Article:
Why is a public spaces protection order for the control of dogs required?
The Dog Control Public Spaces Protection Order (PSPO) will enable the council to take action against dog related anti-social behaviour. The introduction of a dog control PSPO would improve everyone’s safety and enjoyment of Wirral’s open spaces, including dog owners and their pets.
How would these rules be enforced?
The enforcement of the PSPO would be through our Environmental Enforcement Officers after observing an offence making up the PSPO.
Would the dog controls apply to assistance dogs?
No, they would not apply to assistance dogs.
Would the rules apply 24/7?
The PSPO would apply all the time. The dog free zones of some beaches or sports pitches would be seasonal.
Could I report anyone I see breaking the PSPO?
We cannot issue a fine on the say so or evidence of a member of the public it has to be witnessed by an enforcement officer. If there is a particular hot spot area you can report it online by visiting the Council’s website wirral.gov.uk and clicking on ‘Environmental Problems’.
Where can dog poo be disposed of?
In Wirral bagged dog poo can be disposed of in any public litter bin. If there are no bins available it can be taken home and put into your household waste bin.
Rather than carrying dog poo around with me during my walk, can I leave bags to pick up on my return?
No, leaving bagged dog poo hanging in a tree or on railings fence posts etc is classed as littering regardless of the intention to collect later.
Would you have powers to stop and search me for a bag?
Officers would not search people. If council officers observe a person not picking up their dog’s muck, the person would be asked to demonstrate they have a supply of bags with them. If the person could not provide any bags they will be committing an offence. Appropriate means of collecting and disposing of dog fouling would be dog fouling bags, nappy sacks or plastic bags.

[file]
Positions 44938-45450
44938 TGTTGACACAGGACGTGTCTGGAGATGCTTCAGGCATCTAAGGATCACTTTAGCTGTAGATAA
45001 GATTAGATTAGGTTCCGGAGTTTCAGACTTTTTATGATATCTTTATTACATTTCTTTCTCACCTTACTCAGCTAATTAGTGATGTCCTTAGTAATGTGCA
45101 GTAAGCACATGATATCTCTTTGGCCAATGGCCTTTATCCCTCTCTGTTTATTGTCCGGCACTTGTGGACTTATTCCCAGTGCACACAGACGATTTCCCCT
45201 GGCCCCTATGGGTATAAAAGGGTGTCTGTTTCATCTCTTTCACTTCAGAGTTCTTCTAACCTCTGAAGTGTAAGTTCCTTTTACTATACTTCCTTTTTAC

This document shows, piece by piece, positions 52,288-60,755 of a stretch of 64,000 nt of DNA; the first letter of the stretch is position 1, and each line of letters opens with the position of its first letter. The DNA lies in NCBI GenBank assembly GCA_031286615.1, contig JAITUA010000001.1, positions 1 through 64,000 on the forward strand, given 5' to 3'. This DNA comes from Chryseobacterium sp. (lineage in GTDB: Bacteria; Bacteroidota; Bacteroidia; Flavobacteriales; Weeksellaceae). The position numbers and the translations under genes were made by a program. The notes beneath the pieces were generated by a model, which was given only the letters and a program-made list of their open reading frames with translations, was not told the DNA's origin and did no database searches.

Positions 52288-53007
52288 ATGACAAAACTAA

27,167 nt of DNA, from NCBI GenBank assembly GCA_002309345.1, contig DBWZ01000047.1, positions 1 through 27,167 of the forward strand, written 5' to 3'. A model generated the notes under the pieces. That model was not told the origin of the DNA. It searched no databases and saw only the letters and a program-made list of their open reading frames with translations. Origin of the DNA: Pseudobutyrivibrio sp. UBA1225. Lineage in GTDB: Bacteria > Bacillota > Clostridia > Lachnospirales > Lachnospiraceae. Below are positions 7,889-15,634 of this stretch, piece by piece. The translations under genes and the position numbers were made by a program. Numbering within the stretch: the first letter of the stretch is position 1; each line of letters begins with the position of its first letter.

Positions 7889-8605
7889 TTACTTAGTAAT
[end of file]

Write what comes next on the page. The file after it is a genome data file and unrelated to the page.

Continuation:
What if I ran out of bags?
We would strongly advise that you carry spare bags at all times when out walking your dog.
Would dogs be allowed on beaches?
Yes you will be able to use miles of unrestricted beach to exercise your dog, however on our four bathing beaches (West Kirby, Wallasey, Meols and Moreton) as well as New Brighton beach, between 1st May to 30th September each year, dogs would not be allowed in defined areas of the beach that would be clearly signposted as dog free zones. This would apply 24 hours a day during the season.
Outside of these months dogs would be able to go anywhere on our bathing beaches. Please see our maps that highlight the areas where dogs would not be able to go.
There would still be over 20 miles of beach where dogs can go all year round and access to Hilbre Island will be maintained all year round without restriction.
Could I still walk to Hilbre Island?
Yes, but you would need to avoid the dog free zone during the season May 1 to September 30, see the map of West Kirby beach that shows the dog free area and how you could access the beach with your dog and walk via Little Eye to Hilbre Island. Always check the notice board for tide times and safe walking route.
Could I walk my dog around the marine lake in West Kirby?
Yes but dogs must be under control and if observed interfering with other users or behaving in an aggressive and threatening manner, then an enforcement officer would request that they are placed immediately on a lead.
Would dogs be allowed in parks including country parks?
Yes of course. There would be dog free areas of the park where dogs would not be allowed such as children’s play areas and marked sports pitches during the defined playing season , which for football is 1st August to 31st May each year and cricket 1st April to 30th September each year. However, children's play areas are already dog free, so the PSPO would represent no change to current policy. In some areas, such as in and around picnic areas dogs would need to be kept on a lead.